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bell ringer
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Discussion Starter · #1 ·
I read on another thread that the AUS dollar has dropped 20% to the US dollar. I never have thought about it a lot, but exchange rates have to play a pretty big part of cruising from place to place on a fixed budget. Anyone have a good easy to use method to hedge against this for a cruiser?

Everytime I travel to another country I end up wasting money on exchange fees on my credit card. I did some research for exchange fee free credit cards, but they all seem to have a yearly fee so now need to compare to 2 (my feeling is that long term with a lot of travel that a $50/yr card fee is less than the reoccurring exchange fees). But anyone know of a good credit card with no annual fees, no exchange fees, and which doesn't make up for it by giving you a crappy exchange rate?
 

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I am not an expert in this area, but a group of us were in Colima, MX about a year ago. We were told to use debit card and get cash. The exchange rate was supposed to be as good as any, but I didn't do a comparison. Just trusted the American guy who lived there and was helping us. Maybe this doesn't answer your question about credit cards, but just adds another option when acceptable.

Interesting subject.
 

bell ringer
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Discussion Starter · #4 · (Edited)
The card companies sole purpose of existence is to take your money ... one way or another.
Just like it is the sole purpose of any bank or business, but that doesn't mean you can not take steps to reduce it.

I use my credit card for almost everything and run an average of $3000/mo in charges though it. Haven't paid a fee or interest (other than exchange fees when traveling) in years and get around $50/mo back each month in rewards cash. I actually make money by using my credit card.
 

Old soul
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Love these cross-posts sailorboy1 (I didn't know that was you. Makes sense now ;))

As I wrote:

Are you talking about the conversion fee most cards charge? Usually around 2%? If so, I researched the same question a few months ago. As a Canadian I face similar issues. If found a very few options (there were more in the US). I found three options, one being the Amazon VISA card. It is a no-fee card, including zero foreign currency conversion fee.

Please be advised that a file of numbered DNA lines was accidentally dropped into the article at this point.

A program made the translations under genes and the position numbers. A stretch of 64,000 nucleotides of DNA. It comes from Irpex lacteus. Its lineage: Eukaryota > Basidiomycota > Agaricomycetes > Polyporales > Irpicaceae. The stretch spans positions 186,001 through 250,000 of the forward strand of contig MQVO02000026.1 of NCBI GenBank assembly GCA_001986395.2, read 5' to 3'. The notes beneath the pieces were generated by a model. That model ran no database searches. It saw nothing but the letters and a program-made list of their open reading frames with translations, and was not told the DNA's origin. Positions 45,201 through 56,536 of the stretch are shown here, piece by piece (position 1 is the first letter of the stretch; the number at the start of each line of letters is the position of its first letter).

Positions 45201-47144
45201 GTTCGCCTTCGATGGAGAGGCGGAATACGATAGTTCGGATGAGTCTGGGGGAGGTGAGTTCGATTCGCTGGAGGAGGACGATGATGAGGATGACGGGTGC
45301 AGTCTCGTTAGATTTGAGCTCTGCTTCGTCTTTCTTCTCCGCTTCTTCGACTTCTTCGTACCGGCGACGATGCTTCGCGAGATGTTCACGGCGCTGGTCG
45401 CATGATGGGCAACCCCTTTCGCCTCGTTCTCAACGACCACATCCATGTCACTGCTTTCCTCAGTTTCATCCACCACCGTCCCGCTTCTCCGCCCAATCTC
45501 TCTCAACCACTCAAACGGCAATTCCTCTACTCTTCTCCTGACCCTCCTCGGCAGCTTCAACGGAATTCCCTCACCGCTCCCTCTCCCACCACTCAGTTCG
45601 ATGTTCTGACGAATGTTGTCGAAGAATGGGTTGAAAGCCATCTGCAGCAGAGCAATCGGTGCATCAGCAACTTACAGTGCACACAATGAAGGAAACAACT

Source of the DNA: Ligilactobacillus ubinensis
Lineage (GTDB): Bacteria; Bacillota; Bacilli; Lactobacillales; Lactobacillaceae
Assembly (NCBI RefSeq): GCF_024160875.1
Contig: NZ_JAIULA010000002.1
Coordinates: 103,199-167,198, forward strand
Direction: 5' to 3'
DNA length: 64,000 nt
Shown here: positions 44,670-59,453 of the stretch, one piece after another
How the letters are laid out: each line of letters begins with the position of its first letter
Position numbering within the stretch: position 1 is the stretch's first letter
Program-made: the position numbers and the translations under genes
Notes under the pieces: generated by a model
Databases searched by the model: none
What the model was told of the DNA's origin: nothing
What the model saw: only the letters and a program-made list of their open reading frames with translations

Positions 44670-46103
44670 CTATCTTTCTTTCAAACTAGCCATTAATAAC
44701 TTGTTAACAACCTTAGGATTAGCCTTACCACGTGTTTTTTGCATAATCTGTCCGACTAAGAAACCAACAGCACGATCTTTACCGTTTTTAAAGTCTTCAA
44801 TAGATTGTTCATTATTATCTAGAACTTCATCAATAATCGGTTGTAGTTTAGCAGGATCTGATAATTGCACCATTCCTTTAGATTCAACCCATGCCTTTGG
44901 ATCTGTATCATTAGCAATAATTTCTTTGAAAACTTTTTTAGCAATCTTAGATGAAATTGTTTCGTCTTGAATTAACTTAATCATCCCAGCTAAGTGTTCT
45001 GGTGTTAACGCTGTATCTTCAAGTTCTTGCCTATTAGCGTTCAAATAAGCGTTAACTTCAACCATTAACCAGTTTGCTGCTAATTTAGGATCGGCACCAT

bell ringer
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Discussion Starter · #6 ·
Love these cross-posts sailorboy1 (

As I wrote:

Are you talking about the conversion fee most cards charge? Usually around 2%? If so, I researched the same question a few months ago. As a Canadian I face similar issues. If found a very few options (there were more in the US). I found three options, one being the Amazon VISA card. It is a no-fee card, including zero foreign currency conversion fee.
Different groups, chances of different answers (just like the $500/mo cruising thread that is on the "other" site)! I remember your thread but don't recall you found a good answer. The Amazon Visa sounds good, what are the other 2 options you found?
 

Old soul
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Different groups, chances of different answers (just like the $500/mo cruising thread that is on the "other" site)! I remember your thread but don't recall you found a good answer. The Amazon Visa sounds good, what are the other 2 options you found?
Fair enough ...

I found four options:
  • Amazon.ca VISA
  • Sears Financial MasterCard (two versions)
  • Marriott VISA
These are Canadian options. In the US you have a lot more options. Many credit unions offer these kinds of cards, as do some large corporate banks. I could find no Canadian CUs that offered zero foreign currency fees.

I settled o the Amazon card, which is really just a Chase Bank VISA card. So far I like it. No exchange fees ... in fact, no regular fees at all. And for those who like collecting things, this card gives you some sort of Amazon point reward thingy. I don't care about this. I just don't want to give banks any more of money that I absolutely have to.

... hmmm, maybe this should be posted in the $500/month thread.
 

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I have a Costco Amex. Lots of money back, no exchange fees, and while it costs me $50/yr I just think of it as my Costco membership fee (it's the same rate) and don't worry about it.
 

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All the Canadian banks offer US dollar credit cards but you need to also have a US dollar account to pay your credit card each month. Each month you transfer the required amount from your Canadian dollar account to your US dollar account at the prevailing exchange rate with no additional exchange charge.

When using a credit card outside of the US the amount in local currency is first converted to US dollars then to the currency of the card itself usually meaning double exchange charges.

The Canadian Snowbirds Association offers an exchange program C$ to US$ and they usually have the best rates anywhere. We are going to look into this further. You need to have a bank account in the US but there are a couple of Canadian banks that have US affiliates - TD and RBC are two that I know of.

In some countries the only way not to be hit with additional credit card charges is to use cash. The Bahamas for example most companies charge 3% to use a CC and that's over and above any exchange rate charge.
 
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